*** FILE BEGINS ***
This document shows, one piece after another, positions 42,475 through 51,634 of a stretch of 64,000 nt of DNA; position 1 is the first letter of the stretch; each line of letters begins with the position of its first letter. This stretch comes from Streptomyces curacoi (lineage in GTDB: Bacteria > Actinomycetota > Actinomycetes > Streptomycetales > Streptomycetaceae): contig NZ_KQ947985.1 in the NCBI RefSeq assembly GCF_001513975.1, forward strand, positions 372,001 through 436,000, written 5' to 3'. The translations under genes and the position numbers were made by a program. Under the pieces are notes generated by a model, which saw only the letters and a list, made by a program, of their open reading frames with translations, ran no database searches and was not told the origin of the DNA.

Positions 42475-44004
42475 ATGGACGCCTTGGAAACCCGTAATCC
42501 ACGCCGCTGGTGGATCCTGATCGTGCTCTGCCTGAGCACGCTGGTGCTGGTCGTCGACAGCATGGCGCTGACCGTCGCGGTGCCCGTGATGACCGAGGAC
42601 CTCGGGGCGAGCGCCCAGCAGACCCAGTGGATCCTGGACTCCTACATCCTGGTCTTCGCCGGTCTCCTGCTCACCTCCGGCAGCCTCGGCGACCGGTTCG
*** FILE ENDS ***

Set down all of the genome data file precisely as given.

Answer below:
This document shows, one piece after another, positions 42,475 through 51,634 of a stretch of 64,000 nt of DNA; position 1 is the first letter of the stretch; each line of letters begins with the position of its first letter. This stretch comes from Streptomyces curacoi (lineage in GTDB: Bacteria > Actinomycetota > Actinomycetes > Streptomycetales > Streptomycetaceae): contig NZ_KQ947985.1 in the NCBI RefSeq assembly GCF_001513975.1, forward strand, positions 372,001 through 436,000, written 5' to 3'. The translations under genes and the position numbers were made by a program. Under the pieces are notes generated by a model, which saw only the letters and a list, made by a program, of their open reading frames with translations, ran no database searches and was not told the origin of the DNA.

Positions 42475-44004
42475 ATGGACGCCTTGGAAACCCGTAATCC
42501 ACGCCGCTGGTGGATCCTGATCGTGCTCTGCCTGAGCACGCTGGTGCTGGTCGTCGACAGCATGGCGCTGACCGTCGCGGTGCCCGTGATGACCGAGGAC
42601 CTCGGGGCGAGCGCCCAGCAGACCCAGTGGATCCTGGACTCCTACATCCTGGTCTTCGCCGGTCTCCTGCTCACCTCCGGCAGCCTCGGCGACCGGTTCG